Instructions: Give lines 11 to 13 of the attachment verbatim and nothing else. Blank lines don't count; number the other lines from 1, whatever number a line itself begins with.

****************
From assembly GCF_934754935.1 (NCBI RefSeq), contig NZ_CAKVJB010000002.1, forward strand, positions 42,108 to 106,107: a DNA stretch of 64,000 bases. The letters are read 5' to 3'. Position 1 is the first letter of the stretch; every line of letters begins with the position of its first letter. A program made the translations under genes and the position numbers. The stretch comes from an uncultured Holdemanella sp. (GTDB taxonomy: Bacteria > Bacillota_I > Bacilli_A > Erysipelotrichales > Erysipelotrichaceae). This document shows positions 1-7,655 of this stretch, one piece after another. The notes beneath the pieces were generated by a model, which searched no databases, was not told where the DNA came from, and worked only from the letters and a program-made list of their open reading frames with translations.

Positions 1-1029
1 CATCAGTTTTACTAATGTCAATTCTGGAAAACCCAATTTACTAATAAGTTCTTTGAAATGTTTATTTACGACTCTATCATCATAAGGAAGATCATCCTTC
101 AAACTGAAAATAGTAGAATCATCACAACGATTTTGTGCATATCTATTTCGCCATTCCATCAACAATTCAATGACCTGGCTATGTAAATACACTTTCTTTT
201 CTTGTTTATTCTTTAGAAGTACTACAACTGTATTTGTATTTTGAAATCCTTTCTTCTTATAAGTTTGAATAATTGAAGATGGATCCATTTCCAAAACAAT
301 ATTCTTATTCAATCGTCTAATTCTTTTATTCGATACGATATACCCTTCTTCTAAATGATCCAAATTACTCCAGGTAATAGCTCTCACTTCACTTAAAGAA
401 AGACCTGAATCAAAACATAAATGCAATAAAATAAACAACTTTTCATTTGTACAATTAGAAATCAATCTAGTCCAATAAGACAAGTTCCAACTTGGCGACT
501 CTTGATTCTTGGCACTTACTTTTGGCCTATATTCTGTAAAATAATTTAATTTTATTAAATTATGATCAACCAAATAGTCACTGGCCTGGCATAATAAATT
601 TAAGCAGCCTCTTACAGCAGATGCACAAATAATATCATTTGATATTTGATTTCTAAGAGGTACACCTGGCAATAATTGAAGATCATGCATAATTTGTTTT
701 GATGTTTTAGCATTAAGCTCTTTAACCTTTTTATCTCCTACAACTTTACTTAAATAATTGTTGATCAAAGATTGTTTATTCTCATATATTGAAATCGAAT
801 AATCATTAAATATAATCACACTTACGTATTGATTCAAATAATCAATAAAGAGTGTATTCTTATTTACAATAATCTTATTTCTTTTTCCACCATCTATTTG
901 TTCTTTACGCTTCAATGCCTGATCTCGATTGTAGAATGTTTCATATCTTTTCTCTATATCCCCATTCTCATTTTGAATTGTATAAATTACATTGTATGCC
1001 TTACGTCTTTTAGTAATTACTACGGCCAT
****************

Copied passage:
801 AATCATTAAATATAATCACACTTACGTATTGATTCAAATAATCAATAAAGAGTGTATTCTTATTTACAATAATCTTATTTCTTTTTCCACCATCTATTTG
901 TTCTTTACGCTTCAATGCCTGATCTCGATTGTAGAATGTTTCATATCTTTTCTCTATATCCCCATTCTCATTTTGAATTGTATAAATTACATTGTATGCC
1001 TTACGTCTTTTAGTAATTACTACGGCCAT